The retired Burlington Northern Railroad employee said he especially missed his dogs, Jade and Buffy, who weren’t permitted to stay at the motel. The Overtons — who have lived in Thermopolis for decades — had neighbors who offered to watch the canines.
Everybody in Thermopolis tends to help each other out, according to the couple. It’s one of the the benefits of living in a little community where no one is a stranger.
“It’s just a real great place to live,” said Bob, explaining that he enjoys knowing all his neighbors and being surrounded by nature.
Battling cancer is difficult for anyone, but those living far away from treatment centers need extra help, said Wyoming Foundation for Cancer Care treasurer Kara Frizell. Finding the money for gas and hotel accommodations can quickly become a serious problem.
“It’s not something you can just come up with,” she explained.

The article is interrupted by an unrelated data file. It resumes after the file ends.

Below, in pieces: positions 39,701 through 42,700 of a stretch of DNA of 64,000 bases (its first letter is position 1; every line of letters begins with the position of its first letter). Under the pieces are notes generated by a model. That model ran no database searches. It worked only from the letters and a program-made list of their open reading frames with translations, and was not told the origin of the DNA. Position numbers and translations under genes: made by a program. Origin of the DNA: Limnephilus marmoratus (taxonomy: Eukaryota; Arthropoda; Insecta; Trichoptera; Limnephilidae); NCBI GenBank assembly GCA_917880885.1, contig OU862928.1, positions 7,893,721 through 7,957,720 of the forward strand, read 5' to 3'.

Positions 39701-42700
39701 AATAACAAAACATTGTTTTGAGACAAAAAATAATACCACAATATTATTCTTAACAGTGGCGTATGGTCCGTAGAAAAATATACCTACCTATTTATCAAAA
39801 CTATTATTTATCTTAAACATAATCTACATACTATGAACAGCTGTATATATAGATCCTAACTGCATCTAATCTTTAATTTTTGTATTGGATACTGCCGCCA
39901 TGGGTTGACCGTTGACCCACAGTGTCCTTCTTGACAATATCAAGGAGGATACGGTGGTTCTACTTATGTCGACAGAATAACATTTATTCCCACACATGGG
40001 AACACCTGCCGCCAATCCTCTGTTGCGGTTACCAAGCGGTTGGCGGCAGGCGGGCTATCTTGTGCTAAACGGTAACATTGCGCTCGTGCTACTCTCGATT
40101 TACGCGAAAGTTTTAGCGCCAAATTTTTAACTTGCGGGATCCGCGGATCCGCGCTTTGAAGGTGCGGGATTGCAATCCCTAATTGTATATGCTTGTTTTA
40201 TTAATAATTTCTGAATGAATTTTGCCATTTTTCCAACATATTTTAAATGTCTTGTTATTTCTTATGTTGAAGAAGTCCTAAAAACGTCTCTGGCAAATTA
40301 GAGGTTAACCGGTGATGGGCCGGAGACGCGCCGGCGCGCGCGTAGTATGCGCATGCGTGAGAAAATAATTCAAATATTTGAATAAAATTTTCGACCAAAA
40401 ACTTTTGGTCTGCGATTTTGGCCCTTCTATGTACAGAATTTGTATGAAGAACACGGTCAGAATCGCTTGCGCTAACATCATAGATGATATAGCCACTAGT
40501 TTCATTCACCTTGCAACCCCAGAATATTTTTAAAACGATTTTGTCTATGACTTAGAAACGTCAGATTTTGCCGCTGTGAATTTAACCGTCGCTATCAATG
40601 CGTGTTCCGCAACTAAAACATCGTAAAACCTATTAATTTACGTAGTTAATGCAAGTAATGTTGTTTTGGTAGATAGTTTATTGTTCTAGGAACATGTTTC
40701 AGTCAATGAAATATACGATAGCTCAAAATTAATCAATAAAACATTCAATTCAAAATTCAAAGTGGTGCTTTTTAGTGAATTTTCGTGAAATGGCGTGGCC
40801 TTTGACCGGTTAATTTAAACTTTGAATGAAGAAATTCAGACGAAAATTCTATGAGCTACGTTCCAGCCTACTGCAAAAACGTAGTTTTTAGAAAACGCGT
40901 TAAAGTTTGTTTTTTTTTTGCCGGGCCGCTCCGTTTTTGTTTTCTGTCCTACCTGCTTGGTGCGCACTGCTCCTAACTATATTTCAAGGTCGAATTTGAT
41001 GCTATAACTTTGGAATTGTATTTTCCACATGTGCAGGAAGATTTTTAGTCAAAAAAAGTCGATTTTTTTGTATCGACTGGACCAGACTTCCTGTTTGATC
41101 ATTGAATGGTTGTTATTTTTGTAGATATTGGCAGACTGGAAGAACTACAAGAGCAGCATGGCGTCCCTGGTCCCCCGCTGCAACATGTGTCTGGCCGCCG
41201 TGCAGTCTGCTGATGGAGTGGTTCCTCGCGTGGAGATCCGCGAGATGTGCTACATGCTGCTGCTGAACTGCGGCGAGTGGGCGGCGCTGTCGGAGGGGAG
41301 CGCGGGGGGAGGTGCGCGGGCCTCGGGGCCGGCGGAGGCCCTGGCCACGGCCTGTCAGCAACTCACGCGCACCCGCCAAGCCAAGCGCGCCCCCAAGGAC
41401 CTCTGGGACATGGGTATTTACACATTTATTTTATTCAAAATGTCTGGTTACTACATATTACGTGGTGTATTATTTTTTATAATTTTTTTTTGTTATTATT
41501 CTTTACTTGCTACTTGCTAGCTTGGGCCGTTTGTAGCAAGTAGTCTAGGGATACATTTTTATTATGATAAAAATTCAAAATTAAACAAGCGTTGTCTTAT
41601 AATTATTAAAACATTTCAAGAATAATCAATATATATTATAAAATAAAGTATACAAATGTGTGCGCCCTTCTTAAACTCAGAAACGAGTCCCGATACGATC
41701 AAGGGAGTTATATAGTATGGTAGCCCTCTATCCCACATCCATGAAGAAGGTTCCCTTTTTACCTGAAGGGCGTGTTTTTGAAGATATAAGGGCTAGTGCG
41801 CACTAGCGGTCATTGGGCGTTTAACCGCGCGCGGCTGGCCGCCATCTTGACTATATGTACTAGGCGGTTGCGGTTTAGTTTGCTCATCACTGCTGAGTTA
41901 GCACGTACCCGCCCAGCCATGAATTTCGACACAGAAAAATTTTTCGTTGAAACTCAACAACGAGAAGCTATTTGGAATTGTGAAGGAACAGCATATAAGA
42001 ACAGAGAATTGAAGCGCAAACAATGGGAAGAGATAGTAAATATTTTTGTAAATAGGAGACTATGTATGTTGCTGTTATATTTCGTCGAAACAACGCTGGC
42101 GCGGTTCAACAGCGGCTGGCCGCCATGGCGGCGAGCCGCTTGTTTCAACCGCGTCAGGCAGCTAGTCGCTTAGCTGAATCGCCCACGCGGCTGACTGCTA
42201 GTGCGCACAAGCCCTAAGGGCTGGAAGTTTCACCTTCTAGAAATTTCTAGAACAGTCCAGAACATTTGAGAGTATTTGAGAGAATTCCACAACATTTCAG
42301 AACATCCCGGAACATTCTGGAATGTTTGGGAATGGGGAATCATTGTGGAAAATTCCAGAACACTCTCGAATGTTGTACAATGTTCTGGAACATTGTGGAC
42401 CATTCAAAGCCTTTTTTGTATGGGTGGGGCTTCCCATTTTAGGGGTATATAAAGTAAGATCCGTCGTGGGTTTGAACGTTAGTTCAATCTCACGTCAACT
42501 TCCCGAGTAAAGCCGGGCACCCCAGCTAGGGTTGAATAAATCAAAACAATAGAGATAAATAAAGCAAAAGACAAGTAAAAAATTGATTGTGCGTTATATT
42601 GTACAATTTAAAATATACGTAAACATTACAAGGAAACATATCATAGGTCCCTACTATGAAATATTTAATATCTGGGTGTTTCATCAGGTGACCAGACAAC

Frizell said the Casper-based charity annually spends between $20,000 and $30,000 assisting patients with necessary travel expenses. The nonprofit also oversees a network of volunteers, called Angels, who help out-of-towners feel at home by delivering meals or dropping off gift baskets.
Sixty-five-year-old Velena Grayswan said she sometimes called the Angels for help last summer while she was receiving treatment for colon cancer in Casper.
The Rawlins resident explained that she stayed at the Masterson Place during the weekdays while undergoing radiation and chemotherapy and then traveled back to her home on the weekends to care for her two cats.
Without any family in the area, Grayswan said she relied on former co-workers for transport. Even with someone else driving, the 2.5-hour trip was tough, especially when they drove over rough terrain.